Special schools are renowned for working well in partnership with parents towards specific outcomes and your child will be surrounded by peers with similar needs, meaning that they’re likely to feel comfortable and secure in the learning environment.
Access and facilities
Clearly a specialist school is likely to have comparatively outstanding access and facilities. That said, mainstream schools are required to be inclusive and reasonably adapted in terms not only of the premises but also regarding access to equipment, the curriculum, social opportunities, et al. A good starting point for looking at how well your local mainstream school performs in these areas is to read their latest Ofsted report.
EHC plans and SENCO
Educational health and care (EHC) plans are relatively common in mainstream schools. They are used to highlight any additional measures the school needs to provide in order to meet your child’s needs. This is normally executed in cooperation between the class teacher and the special educational needs coordinator (SENCO). (Every school has a SENCO.)
An educational health and care (EHC) plan is invariably required to get a place in a special school, although it does not guarantee a place in a special school – or in any particular special school. Neither does it mean that a child must go to a special school.
Some mainstream schools include ‘additionally resourced provision’ (ARP), a specialised unit for children who might, for example, have speech, language and communication difficulties or are on the autistic spectrum.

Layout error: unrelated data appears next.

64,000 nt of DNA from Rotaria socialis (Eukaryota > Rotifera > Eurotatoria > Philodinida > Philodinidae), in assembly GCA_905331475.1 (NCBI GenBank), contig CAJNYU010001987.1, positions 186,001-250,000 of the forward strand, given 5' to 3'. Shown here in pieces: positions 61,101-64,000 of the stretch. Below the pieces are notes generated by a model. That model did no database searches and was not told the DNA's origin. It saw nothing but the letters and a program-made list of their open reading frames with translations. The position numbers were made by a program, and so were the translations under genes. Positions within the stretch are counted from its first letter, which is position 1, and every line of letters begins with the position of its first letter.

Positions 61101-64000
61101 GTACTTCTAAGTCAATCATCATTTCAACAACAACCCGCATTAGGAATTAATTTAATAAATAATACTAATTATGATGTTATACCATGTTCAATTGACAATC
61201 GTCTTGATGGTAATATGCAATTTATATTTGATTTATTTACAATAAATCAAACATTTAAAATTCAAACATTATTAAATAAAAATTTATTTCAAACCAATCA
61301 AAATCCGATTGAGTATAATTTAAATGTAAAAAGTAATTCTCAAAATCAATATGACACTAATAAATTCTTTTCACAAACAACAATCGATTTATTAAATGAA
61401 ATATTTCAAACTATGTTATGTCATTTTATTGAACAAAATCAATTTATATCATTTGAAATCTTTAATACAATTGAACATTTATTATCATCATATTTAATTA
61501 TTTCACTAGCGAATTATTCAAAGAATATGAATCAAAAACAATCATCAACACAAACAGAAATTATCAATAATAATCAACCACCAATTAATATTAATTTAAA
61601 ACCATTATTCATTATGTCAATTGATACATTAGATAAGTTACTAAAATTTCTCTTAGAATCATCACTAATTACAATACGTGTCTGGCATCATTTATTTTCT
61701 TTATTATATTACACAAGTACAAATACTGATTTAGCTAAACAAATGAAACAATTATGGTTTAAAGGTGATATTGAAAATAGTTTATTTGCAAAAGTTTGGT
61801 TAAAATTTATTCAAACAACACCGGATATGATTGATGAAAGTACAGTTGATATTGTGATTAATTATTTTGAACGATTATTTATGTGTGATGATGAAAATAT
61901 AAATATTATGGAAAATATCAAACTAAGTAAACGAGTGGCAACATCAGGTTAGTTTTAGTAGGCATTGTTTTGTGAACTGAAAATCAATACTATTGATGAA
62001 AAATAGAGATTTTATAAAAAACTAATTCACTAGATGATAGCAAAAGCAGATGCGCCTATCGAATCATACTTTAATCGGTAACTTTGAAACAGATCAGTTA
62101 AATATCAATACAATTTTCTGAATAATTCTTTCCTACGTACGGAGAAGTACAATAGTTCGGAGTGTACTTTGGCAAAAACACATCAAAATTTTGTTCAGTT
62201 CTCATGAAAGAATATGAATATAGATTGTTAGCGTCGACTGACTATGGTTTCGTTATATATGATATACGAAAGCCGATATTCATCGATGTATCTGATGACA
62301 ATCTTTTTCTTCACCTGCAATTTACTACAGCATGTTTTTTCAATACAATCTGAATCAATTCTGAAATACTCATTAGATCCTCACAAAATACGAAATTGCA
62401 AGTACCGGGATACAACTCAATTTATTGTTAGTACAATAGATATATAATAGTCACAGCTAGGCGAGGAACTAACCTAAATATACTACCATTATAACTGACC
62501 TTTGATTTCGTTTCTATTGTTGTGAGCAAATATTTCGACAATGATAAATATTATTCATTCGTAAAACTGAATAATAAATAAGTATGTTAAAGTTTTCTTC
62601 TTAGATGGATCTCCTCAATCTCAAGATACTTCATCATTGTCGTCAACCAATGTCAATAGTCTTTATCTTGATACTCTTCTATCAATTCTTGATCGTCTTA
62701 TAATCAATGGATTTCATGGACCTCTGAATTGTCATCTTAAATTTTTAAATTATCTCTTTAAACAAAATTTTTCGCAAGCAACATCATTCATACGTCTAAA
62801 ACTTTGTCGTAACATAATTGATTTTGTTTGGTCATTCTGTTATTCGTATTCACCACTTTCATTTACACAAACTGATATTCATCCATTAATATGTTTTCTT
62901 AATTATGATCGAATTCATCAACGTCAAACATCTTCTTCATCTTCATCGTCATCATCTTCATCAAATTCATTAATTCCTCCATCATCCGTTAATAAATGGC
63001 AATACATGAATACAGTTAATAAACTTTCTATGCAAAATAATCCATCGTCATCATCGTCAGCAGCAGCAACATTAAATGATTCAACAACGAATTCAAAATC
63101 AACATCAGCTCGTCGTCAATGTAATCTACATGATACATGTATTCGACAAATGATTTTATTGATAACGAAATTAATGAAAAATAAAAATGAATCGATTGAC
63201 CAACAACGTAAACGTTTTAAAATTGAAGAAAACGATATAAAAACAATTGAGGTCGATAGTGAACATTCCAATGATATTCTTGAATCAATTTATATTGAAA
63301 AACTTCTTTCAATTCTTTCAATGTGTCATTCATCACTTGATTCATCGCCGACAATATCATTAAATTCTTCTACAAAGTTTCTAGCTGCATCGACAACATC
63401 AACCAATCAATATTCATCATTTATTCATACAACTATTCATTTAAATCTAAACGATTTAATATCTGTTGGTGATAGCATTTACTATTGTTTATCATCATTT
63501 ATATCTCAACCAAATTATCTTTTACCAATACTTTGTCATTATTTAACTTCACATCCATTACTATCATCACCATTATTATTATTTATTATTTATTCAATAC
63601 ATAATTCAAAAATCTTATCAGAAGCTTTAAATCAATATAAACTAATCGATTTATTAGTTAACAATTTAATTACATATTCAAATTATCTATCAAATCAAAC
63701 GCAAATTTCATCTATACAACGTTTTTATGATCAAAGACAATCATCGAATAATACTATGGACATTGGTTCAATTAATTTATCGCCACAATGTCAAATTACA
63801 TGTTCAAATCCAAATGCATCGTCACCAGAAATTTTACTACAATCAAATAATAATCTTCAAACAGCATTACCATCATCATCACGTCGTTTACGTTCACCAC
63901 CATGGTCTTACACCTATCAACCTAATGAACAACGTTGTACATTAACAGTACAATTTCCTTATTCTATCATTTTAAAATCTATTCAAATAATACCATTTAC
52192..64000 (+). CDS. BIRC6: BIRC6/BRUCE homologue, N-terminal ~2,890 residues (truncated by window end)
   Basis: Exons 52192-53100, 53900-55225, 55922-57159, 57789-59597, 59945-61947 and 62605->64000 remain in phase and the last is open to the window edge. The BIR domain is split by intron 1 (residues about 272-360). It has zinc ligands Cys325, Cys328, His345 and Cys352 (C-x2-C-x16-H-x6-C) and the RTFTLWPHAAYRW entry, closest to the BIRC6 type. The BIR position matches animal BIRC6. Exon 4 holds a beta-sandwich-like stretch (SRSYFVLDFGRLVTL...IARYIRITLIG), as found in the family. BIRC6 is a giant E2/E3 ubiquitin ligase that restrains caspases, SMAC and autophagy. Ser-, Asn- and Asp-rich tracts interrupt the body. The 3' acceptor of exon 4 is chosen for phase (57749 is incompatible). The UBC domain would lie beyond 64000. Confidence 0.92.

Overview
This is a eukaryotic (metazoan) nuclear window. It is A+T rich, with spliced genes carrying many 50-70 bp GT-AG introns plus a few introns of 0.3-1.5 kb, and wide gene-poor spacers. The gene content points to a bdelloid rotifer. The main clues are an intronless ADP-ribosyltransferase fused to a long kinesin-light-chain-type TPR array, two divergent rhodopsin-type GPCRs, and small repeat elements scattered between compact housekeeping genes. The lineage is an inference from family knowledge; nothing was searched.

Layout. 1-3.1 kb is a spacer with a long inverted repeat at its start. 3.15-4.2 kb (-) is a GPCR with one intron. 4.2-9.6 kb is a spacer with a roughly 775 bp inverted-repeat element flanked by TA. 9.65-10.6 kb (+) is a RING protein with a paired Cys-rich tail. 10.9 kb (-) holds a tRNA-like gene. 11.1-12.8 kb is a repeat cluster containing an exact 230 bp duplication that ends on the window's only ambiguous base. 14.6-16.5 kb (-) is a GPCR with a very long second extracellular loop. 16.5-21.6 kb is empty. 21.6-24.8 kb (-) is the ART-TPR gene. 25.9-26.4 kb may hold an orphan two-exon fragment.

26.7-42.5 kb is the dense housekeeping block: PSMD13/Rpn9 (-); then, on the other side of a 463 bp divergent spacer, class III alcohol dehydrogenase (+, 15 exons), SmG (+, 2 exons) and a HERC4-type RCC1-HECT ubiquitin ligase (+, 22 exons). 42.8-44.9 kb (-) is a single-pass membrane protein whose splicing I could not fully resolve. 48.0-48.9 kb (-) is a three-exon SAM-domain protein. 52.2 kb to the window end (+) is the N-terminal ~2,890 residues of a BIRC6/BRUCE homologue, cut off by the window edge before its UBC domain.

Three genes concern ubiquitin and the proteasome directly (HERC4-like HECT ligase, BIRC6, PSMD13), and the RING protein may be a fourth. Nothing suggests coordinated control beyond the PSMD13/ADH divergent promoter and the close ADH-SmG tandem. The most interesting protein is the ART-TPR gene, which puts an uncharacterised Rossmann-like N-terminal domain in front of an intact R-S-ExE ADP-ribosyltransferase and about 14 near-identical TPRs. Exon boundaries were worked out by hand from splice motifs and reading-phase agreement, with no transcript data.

Think about what your child is good at. What are their aspirations and yours as their parent? These questions can lead to a solution framework. For instance, your child might be very bright but not like to be in a noisy environment for too long. Discuss solutions with the school, rather than challenging them to design them from scratch with little to go on.
This is exactly as it sounds: the best of both worlds. Children can be dual registered and can spend part of a week in a specialist environment and the other in a mainstream setting. As your child grows, these arrangements can be tweaked to suit their needs to cover any gaps or to give that extra bit of encouragement and support where it’s needed.
Training for a life beyond school
While it’s true that the world (happily) does not separate disabled people from others and that school should perhaps, ideally reflect that, it’s worth remembering that there’s plenty of time to come to terms with that and if needs be, prioritise other aspects of your child’s progress to adulthood.
Be kind to yourself about your decision and accept that there may be things you don’t like about the school(s) you select.
In the end the decision isn’t really based on a narrow ‘specialist versus mainstream’ school question but rather the broader debate of which is the best school in your area, for your child.
In Your Area
You may already know about special education provision in your local area but if you’d like to find out more, there’s a handy search tool at:
You can find more information about all sorts of schools at: